Clearly the polls got it wrong on this election and the markets were more expecting a different outcome as recently as yesterday. We see the likely volatility indicated by the early futures today, but it’s a little comforting to see a bit of calmness return, as the futures have moved from minus 800 to minus under 300 points on the Dow Jones Industrial Average, which is less than it went up on Monday.
At this point the American people have chosen the rather imperfect nonpolitician over the politics as usual. This will likely create volatility in how things are done at many levels, and certainly will be affecting the markets for more than just today.
A brief moment to focus on the facts according to Bloomberg: “In the 22 elections going back to 1928, the S&P 500 has fallen 15 times the day after polls close, for an average loss of 1.8 percent. Nothing shows the unreliability of first-day signals more than the routs that accompanied victories by Obama, whose election in the midst of the 2008 financial crisis preceded a two-day plunge in which more than $2 trillion of global share value was erased. It wasn’t much better in 2012, when Election Day was followed by a two-day drop that swelled to 3.6 percent in the S&P 500, at the time the worst drop in a year. Of course, Obama has been anything but bad for equities — or at least, he hasn’t gotten in their way. The S&P 500 has posted an average annual gain of 13.3 percent since Nov. 4, 2008, better than nine of the previous 12 administrations. Data like that imply investors struggle to process the meaning of a new president just after Election Day, or infuse the winner with greater influence than they have.”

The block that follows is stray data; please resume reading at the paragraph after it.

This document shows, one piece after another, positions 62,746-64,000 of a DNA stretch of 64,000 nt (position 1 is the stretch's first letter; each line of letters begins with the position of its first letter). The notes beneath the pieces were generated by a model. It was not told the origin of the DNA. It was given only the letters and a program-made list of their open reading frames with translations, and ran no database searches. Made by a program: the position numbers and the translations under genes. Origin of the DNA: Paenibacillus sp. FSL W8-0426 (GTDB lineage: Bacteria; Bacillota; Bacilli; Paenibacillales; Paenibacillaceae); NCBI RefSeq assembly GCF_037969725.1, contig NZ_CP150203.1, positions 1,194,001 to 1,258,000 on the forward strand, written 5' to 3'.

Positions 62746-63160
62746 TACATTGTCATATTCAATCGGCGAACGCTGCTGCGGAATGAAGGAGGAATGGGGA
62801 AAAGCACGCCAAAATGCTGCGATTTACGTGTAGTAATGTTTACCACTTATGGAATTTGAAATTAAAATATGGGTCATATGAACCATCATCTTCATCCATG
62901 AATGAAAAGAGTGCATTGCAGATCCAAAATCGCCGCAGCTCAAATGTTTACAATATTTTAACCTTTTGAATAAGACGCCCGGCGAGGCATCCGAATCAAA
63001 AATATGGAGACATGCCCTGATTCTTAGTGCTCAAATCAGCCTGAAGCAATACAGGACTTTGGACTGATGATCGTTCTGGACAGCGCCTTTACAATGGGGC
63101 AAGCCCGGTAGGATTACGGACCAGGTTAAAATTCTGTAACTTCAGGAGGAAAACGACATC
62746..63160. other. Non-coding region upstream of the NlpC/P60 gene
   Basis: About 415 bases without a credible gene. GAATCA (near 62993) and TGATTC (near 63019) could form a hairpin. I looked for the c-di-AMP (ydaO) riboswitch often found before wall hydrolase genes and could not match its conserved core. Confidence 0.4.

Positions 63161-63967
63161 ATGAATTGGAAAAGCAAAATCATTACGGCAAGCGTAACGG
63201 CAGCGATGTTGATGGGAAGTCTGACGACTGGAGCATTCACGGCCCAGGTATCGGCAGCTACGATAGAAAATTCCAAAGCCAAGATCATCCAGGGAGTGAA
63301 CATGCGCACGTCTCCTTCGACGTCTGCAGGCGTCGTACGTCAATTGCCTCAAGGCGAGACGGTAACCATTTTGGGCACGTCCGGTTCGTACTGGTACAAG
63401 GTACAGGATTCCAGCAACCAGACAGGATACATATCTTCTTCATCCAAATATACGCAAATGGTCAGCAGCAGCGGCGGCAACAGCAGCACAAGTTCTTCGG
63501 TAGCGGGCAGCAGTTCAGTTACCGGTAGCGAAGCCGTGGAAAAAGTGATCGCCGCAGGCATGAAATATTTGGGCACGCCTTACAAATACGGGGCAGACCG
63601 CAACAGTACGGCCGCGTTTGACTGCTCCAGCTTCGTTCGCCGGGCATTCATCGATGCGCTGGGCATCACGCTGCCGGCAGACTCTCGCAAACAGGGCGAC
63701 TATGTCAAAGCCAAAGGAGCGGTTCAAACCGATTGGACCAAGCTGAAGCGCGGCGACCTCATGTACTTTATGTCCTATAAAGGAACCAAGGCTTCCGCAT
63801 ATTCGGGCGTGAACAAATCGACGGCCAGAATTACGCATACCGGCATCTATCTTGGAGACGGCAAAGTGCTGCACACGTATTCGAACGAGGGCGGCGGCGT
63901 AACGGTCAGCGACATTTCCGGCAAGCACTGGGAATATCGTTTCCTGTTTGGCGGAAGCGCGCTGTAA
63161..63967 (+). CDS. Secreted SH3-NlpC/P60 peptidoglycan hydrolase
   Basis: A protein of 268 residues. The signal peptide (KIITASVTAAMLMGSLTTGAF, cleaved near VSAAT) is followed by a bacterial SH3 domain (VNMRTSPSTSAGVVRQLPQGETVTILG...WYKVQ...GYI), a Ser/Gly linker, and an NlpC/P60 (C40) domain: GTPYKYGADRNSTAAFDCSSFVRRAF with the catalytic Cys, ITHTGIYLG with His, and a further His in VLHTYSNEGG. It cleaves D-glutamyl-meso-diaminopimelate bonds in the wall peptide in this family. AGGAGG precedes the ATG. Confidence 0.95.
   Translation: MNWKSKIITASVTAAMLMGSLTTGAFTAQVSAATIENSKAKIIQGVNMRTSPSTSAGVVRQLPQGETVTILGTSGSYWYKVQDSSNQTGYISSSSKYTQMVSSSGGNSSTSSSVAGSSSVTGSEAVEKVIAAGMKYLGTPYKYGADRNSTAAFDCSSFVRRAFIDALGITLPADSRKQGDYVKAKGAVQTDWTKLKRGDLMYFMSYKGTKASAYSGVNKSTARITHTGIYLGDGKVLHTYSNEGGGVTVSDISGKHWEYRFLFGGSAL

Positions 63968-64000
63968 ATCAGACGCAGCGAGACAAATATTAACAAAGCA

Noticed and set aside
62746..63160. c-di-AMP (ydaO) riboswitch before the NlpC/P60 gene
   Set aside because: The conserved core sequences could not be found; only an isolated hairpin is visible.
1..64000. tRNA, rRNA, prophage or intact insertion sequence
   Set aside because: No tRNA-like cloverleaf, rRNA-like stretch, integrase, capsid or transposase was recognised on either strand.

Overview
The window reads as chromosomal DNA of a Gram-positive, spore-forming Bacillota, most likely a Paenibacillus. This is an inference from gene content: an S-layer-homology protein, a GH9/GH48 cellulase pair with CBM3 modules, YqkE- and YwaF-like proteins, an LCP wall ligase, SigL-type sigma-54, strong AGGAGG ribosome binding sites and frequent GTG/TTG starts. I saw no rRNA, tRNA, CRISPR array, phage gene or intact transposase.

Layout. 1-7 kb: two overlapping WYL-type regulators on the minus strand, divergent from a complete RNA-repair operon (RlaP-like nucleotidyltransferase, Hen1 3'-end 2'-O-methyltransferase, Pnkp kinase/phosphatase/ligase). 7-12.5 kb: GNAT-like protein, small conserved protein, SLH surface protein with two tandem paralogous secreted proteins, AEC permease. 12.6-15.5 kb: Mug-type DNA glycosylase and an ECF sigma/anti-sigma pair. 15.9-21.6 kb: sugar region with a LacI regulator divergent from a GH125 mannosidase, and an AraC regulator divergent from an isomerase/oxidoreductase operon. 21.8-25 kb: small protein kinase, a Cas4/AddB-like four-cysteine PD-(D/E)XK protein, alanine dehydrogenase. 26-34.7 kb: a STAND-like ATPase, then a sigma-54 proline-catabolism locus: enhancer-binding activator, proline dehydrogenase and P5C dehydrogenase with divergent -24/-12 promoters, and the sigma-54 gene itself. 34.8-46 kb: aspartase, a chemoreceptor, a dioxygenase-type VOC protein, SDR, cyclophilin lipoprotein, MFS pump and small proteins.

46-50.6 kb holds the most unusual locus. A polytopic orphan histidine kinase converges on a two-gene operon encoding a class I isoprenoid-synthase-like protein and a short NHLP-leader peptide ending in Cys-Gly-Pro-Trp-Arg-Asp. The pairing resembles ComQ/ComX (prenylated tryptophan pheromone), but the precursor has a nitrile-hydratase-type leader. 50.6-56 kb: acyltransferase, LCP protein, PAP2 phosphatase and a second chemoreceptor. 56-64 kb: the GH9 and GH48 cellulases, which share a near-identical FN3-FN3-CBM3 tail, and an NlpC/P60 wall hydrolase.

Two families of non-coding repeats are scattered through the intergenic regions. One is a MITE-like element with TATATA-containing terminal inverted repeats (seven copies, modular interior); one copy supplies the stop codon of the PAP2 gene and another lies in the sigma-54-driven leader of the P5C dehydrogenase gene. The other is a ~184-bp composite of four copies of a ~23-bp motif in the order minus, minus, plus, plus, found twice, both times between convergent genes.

We did suspect the possibility of this outcome and the subsequent volatility and did move a bit to cash taking some profits in your managed accounts on Monday, in addition to the underweighted equity positions we’ve held until now. Also, we will be watching our portfolios closely today as things may not play out as volatile for us either. Several positions we have that recently have been hurt by the markets, may actually get some help in the coming days, such as our positions in energy, healthcare, biotech and gold. We will be looking at this volatility for the possible opportunities it may offer us, and we have already been researching the likely areas of the market that will benefit from this outcome. We now stand in a good position to let things settle and take full advantage of opportunities we have been watching, and that are now likely much cheaper. Furthermore, we must not lose sight that the economy is on solid track.
History shows that it is typical for markets to be down roughly 2-3% pre-elections. History also shows markets up 2% within a month after on average, and election years tend to produce overall average total S&P returns of roughly 7%.
Change happens, and this will likely be a big change for America, but life will go on, and the markets will go on. Please be reassured that we will be steadfast in our pursuit of the best high conviction ideas as part of your diversified long-term oriented portfolio.